These days drag queens are pretty much the only ones willing--no, thrilled--to wear the classic Playboy bunny costume and act like they mean it. So party girl Susanne Bartsch, famous for masterminding AIDS benefits in New York and Paris, has signed up a bevy of high-profile style purveyors to overhaul Playboy's outdated icon. The results will be unveiled at "The Hoppening," a $250-a-ticket benefit Sept. 17 at the Playboy Mansion.
"Richard Tyler? Yes, I spoke to Richard. Yes, he's going to do it," said Bartsch, who moved among the crowd at Tuesday night's kick-off party on the lawn of the Chateau Marmont hotel, exhorting people to sell $975 ads in the program for "The Hoppening." Dressed in a gold-sequined cowboy hat, sheer gold-mesh halter top and matching pants, she easily out-dragged the handful of assembled drag queens--especially in the cleavage department. But like any good post-feminist entrepreneur, she stuck to business.
"We're trying to raise money to fight a disease. Why do people get so caught up in these political things?" she huffed in response to suggestions that the L.A. event would be dominated by New York design types. (Anna Sui, Todd Oldham, Azzedine Alaia, Betsey Johnson, Laura Whitcomb and the artist formerly known as Prince have agreed to reshape the most famous of bunnies.)
"Chrome Hearts is from L.A., Isabel Toledo, LA Eyeworks, Abel Villarreal--they're all from here. But what difference does it make?"
In fact, L.A. met New York in the evening's most exquisite attire, a custom leather costume Villarreal designed for New York actor/performance artist Joey Arias. Originally made for Arias' role as Cirque du Soleil ringmaster, the costume was bunny-ized with an enormous black marabou tail and rather devilish leather ears. We wonder what Hef would have said?
Tickets for "The Hoppening," which benefits AIDS Project Los Angeles and the Design Industries Foundation Fighting AIDS, can be purchased by calling (310) 652-6601.
Summer Reading: Those who can't wait for Robert Altman's "Pret-a-Porter" for their fix of fashion dish can turn to Olivia Goldsmith's novel of love, loss, neurosis and name-dropping, "Fashionably Late" (HarperCollins, 1994). It's about a tall, slightly heavy, potato-faced designer who soars to the top of the fashion world only to see all that she's struggled for ruined by her handsome, artist husband/business partner. Sound like anyone we know -- or wear?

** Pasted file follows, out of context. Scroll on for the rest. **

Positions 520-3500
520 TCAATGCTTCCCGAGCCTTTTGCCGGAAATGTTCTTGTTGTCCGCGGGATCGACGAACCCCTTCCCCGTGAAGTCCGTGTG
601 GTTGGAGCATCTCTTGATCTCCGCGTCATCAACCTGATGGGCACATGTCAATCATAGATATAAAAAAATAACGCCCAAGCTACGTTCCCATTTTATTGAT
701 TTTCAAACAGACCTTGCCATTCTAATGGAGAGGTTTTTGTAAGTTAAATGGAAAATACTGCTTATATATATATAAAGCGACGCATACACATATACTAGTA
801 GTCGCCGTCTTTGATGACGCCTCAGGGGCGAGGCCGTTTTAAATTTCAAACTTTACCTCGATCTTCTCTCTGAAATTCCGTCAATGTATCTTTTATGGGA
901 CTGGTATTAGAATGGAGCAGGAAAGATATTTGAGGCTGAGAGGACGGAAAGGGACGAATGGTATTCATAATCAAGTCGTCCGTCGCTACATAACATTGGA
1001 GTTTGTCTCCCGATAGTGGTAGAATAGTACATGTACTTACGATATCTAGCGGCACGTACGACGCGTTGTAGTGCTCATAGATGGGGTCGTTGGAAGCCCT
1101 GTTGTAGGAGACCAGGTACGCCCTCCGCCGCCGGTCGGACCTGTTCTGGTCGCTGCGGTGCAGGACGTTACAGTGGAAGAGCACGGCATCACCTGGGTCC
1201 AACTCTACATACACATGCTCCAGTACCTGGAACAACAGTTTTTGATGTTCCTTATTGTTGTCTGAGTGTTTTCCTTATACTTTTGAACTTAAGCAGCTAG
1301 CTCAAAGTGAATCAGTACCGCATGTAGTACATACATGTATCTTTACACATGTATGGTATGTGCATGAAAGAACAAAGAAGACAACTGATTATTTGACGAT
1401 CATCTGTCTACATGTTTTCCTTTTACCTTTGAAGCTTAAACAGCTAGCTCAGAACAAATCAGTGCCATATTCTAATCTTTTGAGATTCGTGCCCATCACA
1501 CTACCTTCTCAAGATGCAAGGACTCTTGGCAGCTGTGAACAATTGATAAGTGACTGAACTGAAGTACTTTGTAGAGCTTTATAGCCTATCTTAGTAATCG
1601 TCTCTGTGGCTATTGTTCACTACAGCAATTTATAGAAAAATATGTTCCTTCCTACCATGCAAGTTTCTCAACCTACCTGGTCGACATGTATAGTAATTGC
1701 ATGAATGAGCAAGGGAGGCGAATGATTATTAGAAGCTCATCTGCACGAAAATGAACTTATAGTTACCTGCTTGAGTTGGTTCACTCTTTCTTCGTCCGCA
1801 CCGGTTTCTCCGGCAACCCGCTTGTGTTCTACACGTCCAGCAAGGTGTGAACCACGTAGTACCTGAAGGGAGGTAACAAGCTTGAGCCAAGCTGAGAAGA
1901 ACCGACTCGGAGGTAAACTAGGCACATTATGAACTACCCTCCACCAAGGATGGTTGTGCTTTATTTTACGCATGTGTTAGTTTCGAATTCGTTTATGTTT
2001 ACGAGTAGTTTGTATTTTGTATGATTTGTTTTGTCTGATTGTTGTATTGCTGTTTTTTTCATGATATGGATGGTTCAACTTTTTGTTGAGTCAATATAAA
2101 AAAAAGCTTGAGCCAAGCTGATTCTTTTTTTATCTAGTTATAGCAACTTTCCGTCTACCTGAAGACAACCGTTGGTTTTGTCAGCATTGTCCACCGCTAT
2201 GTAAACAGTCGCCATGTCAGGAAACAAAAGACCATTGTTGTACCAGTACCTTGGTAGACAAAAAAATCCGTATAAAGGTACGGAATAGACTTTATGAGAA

"Lots of people have said it's Donna Karan, but I wrote this before her troubles began," said Goldsmith, who trolled Seventh Avenue for such nuggets of verisimilitude as one high-profile designer's habit of simultaneously moving her bowels and dictating letters. Ultimately, the writer's sympathies lie with the beleaguered consumer.
"I didn't want to write an anti-fashion book, but I think there's something sick about overshopping. Every woman I talked to, from fashion junkies to women who don't care, felt they didn't have the right clothes. Nobody has the right stuff." As for Goldsmith, "nobody cares what a writer wears," she said. "But mostly I look like a bad version of a Dana Buchman ad."
True Colors: "I am not a model. I have not been a model since 1989. I am a businesswoman." And Iman can prove it. This week she hit local JCPenney stores to introduce her eponymous line of cosmetics and skin-care products for women of color. A line she created, for a company s he co-founded, in packaging she designed.
Frustrated by having to mix and match makeup to attain perfection, Iman decided to help those of us without access to professional help. The resulting collection is 132 items strong, with name groupings that range from back-to-nature (Sand, Clay or Earth) to positively scrumptious (Warm Spices, Roasted Nuts).
A sometime actress, Iman will appear in the film version of Anne Rice's S&M novel, "Exit to Eden," due out in October, and although she's been active in the film industry, "I don't want to sit by the pool and wait. I want control over my life. I have longevity in mind." To that end, she plans to introduce hair and fragrance products next year. Plus she's taking Spanish lessons to help her tap into the South American market. And as Iman notes, in the year 2050, people of color will represent more than 50% of U.S. residents. If things go as planned, the Under Cover Agent Oil Control Lotion could well ensure her complete global domination. Guess she really does mean business.